Cancer misdiagnosis claims set to rise as breast cancer wait periods skyrocket

The key to treating any form of cancer effectively lies in identifying the condition early and beginning treatment as soon as possible. In January 2022 however, data gathered from British GPs revealed a quadrupling in the number of women not seen by a breast cancer specialist within the NHS’s two-week target after being urgently referred.

The shocking statistic means that tens of thousands of women across the UK are at risk of having their breast cancer identified late, with delayed diagnosis claims set to rise across the nation as they struggle to cope with the potentially life-threatening consequences.

The most recent data available at the time of writing indicates that 23,704 women were not seen quickly enough in November 2021; up from 5,280 in September. This equates to almost half of all women referred by their GP during this timeframe; and represents a shocking failure in the NHS’s ability to live up to its duty of care to these women. The staggering drop in performance is thought to be due to the backlog of patients created by the COVID-19 pandemic, as well as an increase in the number of women coming forward to their GPs as lockdown restrictions are gradually eased.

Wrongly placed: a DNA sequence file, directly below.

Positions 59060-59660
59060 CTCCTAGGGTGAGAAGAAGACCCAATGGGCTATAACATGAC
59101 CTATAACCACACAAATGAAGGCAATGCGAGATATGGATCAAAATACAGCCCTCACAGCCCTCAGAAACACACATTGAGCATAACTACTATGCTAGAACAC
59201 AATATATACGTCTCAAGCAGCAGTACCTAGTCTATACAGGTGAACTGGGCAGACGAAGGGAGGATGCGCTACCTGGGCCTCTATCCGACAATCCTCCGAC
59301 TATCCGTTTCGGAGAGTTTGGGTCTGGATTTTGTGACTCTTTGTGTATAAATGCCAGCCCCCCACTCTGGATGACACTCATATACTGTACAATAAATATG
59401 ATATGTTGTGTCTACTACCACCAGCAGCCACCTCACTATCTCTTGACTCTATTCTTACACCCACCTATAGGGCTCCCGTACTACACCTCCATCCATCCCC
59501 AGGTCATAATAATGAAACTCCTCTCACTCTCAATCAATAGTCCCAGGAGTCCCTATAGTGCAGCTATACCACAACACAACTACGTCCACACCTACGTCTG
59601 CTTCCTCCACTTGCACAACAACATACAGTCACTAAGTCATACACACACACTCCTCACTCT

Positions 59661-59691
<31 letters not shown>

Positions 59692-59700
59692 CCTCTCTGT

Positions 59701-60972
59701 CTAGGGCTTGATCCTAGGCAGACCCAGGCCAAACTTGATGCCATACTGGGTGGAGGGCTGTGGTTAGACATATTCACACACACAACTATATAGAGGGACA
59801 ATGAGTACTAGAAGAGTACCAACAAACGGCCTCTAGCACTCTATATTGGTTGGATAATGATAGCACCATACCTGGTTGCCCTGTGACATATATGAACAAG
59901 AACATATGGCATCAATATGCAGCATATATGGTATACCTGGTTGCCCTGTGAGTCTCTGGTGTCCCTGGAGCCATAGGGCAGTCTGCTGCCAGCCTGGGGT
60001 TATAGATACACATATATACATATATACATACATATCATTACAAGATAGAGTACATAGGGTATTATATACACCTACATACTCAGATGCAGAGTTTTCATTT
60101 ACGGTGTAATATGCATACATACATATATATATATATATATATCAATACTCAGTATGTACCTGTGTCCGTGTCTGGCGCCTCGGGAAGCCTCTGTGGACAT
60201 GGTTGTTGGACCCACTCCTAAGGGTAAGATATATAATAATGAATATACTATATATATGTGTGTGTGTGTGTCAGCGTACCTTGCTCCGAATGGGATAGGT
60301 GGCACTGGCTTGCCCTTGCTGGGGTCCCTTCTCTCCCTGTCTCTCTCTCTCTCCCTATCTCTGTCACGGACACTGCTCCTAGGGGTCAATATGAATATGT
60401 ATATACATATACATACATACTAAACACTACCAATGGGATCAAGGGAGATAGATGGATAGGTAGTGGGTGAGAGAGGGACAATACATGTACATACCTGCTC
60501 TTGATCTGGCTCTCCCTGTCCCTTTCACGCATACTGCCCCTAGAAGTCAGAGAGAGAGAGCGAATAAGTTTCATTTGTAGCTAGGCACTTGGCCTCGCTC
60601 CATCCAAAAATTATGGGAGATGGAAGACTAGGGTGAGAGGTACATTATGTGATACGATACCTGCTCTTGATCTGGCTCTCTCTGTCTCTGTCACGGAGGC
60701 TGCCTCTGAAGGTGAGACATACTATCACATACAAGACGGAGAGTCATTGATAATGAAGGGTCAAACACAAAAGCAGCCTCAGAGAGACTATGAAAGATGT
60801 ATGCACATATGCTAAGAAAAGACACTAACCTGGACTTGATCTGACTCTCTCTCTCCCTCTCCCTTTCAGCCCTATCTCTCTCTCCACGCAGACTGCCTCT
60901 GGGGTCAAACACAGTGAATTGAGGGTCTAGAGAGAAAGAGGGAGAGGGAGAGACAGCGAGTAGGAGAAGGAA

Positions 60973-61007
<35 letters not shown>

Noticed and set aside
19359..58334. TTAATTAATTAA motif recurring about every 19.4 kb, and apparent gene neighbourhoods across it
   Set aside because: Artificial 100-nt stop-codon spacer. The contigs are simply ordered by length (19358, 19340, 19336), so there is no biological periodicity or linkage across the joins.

The news comes at a time when healthcare professionals continue to warn that wait-period targets for all forms of cancer treatment continue to be missed across the country. Currently for example, almost a quarter of patients referred to a specialist with suspected skin cancer are forced to wait longer than the recommended two weeks to be seen. They represent another large demographic who may be forced to rely on delayed diagnosis compensation claims to address the adverse health effects they experience as a result.

Extended waiting periods are associated not just with poorer patient outcomes, but with additional stress and anxiety on the part of those left not knowing whether they have cancer. This stress can manifest as a variety of negative health affects for the patient and their family, which could themselves also form the basis for a cancer compensation claim.

Charities working to support families affected by cancer, such as Breast Cancer Now, have described the findings as “alarming” and highlight the need for additional funding to help the NHS meet the increased demand and reverse the decline in care standards. Macmillan Cancer Support also cite chronic staffing shortages in cancer care units as contributing to some 50,000 patients across the UK risking a delayed cancer diagnosis following the effects of the pandemic.

If you or a family member have experienced a long wait to see a specialist following referral for breast cancer, you could be entitled to make a delayed diagnosis claim. For information on the options available to you, contact a medical negligence solicitor today; it could be the key to securing the financial support you need to face the consequences.

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